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At the head of the Lares valley, under the ridge Carè Alto – Corno di Cavento – Crozzon di Lares, the Lares glacier is the third of the Adamello (4.17 km2). Fed by snowfall, it ended up in Lake Lares until the 1990s. Today it is completely free of ice and icebergs.

The surface of the Lares glacier amounted to 484 Ha in 2003 and was more than halved compared to Julius Payer estimates of the mid-1800s, which gave it an area of ​​about 1150 Ha. In 1925 the area had shrunk to 635 Ha, while in 1960 it was about 60 Ha. It occupies a rather regular slope and in some sectors its surface is crossed by deep crevasses, like those downstream of the Corno di Cavento. Until a few years ago, the southern portion connected with the Niscli Glacier through a steep, frozen, now completely interrupted slide. According to the estimates of the SAT glaciological committee, the glacier lost between 1991 and 1997 a volume of almost 27 million cubic meters equal to a loss of average thickness of more than 5 meters. The front retreated around 110 m in 11 years (1993-2005).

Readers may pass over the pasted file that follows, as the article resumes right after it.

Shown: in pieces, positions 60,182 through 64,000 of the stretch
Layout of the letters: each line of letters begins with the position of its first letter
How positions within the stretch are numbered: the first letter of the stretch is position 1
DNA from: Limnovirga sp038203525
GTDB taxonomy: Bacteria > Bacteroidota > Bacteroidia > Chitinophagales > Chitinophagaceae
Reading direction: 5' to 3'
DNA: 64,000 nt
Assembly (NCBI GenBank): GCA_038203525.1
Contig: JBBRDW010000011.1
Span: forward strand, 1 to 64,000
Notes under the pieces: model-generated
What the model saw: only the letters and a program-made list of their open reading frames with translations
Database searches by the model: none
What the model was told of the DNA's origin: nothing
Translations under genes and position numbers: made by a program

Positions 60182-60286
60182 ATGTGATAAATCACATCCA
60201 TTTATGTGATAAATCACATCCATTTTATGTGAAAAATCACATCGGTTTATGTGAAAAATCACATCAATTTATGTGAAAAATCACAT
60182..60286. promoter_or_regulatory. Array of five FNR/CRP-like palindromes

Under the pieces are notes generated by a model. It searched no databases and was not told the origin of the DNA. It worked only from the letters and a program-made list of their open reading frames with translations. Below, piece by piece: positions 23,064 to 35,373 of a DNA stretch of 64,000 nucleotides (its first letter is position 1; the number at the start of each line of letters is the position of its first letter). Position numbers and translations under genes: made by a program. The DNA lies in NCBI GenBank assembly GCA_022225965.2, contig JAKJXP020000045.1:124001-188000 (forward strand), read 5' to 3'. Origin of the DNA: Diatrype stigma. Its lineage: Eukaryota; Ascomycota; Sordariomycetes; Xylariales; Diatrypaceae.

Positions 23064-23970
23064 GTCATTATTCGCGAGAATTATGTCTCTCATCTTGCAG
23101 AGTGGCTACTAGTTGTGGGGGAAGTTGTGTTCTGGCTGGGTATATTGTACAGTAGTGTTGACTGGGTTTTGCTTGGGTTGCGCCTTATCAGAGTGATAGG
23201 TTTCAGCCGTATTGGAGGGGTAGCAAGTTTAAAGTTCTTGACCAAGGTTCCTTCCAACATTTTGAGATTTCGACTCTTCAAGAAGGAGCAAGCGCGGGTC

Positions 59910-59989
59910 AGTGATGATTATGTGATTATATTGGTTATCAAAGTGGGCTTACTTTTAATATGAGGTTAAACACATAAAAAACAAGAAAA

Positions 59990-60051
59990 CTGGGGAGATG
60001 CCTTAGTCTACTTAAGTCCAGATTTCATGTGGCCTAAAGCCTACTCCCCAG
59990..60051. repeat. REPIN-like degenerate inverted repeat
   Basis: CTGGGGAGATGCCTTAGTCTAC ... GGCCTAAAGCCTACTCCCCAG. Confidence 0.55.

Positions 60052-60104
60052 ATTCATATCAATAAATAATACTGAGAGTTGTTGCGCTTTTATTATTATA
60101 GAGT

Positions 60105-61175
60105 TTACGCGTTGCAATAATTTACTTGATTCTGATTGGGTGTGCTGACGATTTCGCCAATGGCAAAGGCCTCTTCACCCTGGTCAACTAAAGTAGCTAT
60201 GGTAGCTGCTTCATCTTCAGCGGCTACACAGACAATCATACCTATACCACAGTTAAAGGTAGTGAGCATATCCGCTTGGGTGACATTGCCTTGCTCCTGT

Today the Trentino glaciers cover an area of ​​about 30 km2 and are located in the main mountain ranges, first of all the Adamello – Presanella massif which alone hosts 48 glaciers.

Although at first glance it appears to be immobilized by frost, the glacial landscape is in continuous movement and constant evolution. Even more so today, due to the climatic changes that triggered the inexorable and very rapid withdrawal of the glacial front.

The glacial extension is everywhere in a significant decrease. Some of the largest glaciers have lost in just over 40 years up to 42% of the surface, for others the reductions have been smaller, as for the Adamello Glacier.

Studies on the Adamello glaciers have developed with a certain systematicity since the 1920s, but as early as 1865 some of them were accurately represented in a detailed paper made by Payer, the first conqueror of Cima Adamello, as well as a careful glaciological detector.

New Cadastre of the Italian Glaciers (2015).
Surveys of 2011 and PNAB guide “Discovering the glacier that was there”

Type: Mountain (Pyrenean)
Shape: Slope
Feeding: Direct

Cadastre C.G.I .: 634